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Pathogenic variants in the ABCC6 gene are associated with an increased risk for ischemic stroke

Authors
  • De Vilder, Eva Y.G.1, 2, 3
  • Cardoen, Stefanie4
  • Hosen, Mohammad J.5
  • Saux, Olivier Le6
  • De Zaeytijd, Julie2
  • Leroy, Bart P.1, 2, 7
  • De Reuck, Jacques4
  • Coucke, Paul J.1
  • De Paepe, Anne1
  • Hemelsoet, Dimitri4
  • Vanakker, Olivier M.1
  • 1 Center for Medical Genetics, Ghent University Hospital, Ghent, Belgium.
  • 2 Department of Ophthalmology, Ghent University Hospital, Ghent, Belgium.
  • 3 Research Foundation – Flanders, Brussels, Belgium.
  • 4 Department of Neurology, Ghent University Hospital, Ghent, Belgium.
  • 5 Department of Genetic Engineering and Biotechnology, Shahjalal University of Science and Technology, Sylhet 3114, Bangladesh.
  • 6 Department of Cell and Molecular Biology, The John A. Burns School of Medicine, University of Hawai’i, Honolulu, HI.
  • 7 Division of Ophthalmology, The Children’s Hospital of Philadelphia, Philadelphia, PA.
Type
Published Article
Journal
Brain Pathology
Publisher
Wiley (Blackwell Publishing)
Publication Date
Nov 01, 2018
Volume
28
Issue
6
Pages
822–831
Identifiers
DOI: 10.1111/bpa.12620
PMID: 29722917
PMCID: PMC6581194
Source
PubMed Central
Keywords
License
Unknown

Abstract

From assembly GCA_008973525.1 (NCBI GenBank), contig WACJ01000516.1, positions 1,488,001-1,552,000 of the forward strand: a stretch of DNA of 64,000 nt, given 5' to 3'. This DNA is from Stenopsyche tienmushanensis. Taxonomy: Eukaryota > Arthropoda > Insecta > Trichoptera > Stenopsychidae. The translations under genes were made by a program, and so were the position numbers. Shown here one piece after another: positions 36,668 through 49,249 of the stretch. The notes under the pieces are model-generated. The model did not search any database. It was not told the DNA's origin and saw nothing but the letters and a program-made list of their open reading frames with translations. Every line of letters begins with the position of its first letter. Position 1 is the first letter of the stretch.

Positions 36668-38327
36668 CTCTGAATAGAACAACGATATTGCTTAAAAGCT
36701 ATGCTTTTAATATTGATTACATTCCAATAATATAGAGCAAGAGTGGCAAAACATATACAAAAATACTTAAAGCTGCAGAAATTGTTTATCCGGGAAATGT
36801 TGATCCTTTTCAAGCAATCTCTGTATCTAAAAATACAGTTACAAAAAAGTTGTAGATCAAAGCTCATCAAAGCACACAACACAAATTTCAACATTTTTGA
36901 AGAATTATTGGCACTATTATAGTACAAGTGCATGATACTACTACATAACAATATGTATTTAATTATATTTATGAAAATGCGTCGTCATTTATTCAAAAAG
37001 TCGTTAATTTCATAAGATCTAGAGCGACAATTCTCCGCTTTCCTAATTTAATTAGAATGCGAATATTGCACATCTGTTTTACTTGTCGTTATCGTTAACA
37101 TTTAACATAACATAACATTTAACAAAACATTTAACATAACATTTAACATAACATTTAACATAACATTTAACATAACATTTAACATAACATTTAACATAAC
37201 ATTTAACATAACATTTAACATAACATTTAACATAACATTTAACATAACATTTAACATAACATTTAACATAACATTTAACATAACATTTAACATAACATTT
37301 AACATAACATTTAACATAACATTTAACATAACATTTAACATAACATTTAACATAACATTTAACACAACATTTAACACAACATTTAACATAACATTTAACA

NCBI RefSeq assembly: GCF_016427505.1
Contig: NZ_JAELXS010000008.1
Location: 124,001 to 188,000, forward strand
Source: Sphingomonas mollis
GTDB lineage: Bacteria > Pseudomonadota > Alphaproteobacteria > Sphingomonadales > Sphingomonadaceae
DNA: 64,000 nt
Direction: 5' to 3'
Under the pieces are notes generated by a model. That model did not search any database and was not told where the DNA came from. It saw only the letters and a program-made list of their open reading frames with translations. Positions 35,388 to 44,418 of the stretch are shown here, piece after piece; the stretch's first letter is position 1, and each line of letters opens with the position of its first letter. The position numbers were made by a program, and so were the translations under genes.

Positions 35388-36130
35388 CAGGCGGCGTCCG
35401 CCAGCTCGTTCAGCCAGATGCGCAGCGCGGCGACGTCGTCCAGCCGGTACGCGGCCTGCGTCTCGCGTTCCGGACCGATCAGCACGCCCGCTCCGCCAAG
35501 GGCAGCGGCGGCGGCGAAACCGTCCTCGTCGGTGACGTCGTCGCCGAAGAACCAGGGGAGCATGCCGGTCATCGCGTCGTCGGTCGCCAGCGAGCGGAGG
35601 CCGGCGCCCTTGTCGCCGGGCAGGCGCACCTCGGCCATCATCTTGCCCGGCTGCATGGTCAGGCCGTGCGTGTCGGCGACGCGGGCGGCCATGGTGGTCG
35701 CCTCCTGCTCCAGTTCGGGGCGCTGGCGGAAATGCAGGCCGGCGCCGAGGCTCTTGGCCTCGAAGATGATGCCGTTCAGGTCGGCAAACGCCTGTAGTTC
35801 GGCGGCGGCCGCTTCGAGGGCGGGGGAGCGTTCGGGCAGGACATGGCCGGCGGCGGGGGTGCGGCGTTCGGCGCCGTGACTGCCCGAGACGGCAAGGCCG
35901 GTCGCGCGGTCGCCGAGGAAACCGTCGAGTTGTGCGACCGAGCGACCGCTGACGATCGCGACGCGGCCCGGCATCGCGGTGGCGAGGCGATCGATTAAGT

Ischemic stroke causes a high mortality and morbidity worldwide. It results from a complex interplay of incompletely known environmental and genetic risk factors. We investigated the ABCC6 gene as a candidate risk factor for ischemic stroke because of the increased ischemic stroke incidence in the autosomal recessive disorder pseudoxanthoma elasticum, caused by biallelic pathogenic ABCC6 variants, the higher cardiovascular risk in heterozygous carriers and the established role of ABCC6 dysfunction in myocardial ischemia. We established segregation of a known pathogenic ABCC6 variant (p.[Arg1314Gln]) in 11/19 family members of an ischemic stroke patient in a large multigenerational family suffering from ischemic stroke and/or cardiovascular disease at a relatively young age. In an independent case-control study in 424 ischemic stroke patients and 250 healthy controls, pathogenic ABCC6 variants were 4.9 times more frequent ( P = 0.036; 95% CI 1.11–21.33) in the ischemic stroke patient cohort. To study cellular consequences of ABCC6 deficiency in the brain, immunostaining of brain sections in Abcc6 -deficient mice and wild-type controls were performed. An upregulation of Bmp4 and Eng and a downregulation of Alk2 was identified in Abcc6 –/– mice, suggesting an increase in apoptosis and angiogenesis. As both of these processes are induced in ischemia, we propose that a pro-ischemic state may explain the higher risk to suffer from ischemic stroke in patients carrying a pathogenic ABCC6 variant, as this may lower the threshold to develop acute ischemic events in these patients. In conclusion, this study identified heterozygous ABCC6 variants as a risk factor for ischemic stroke. Further, dysregulation of Bmp (Bmp4, Alk2) and Tgfβ (Eng) signaling in the brain of Abcc6– / – mice could lead to a pro-ischemic state, lowering the threshold to develop acute ischemic events. These data demonstrate the importance of a molecular analysis of the ABCC6 gene in patients diagnosed with cryp togenic ischemic stroke.

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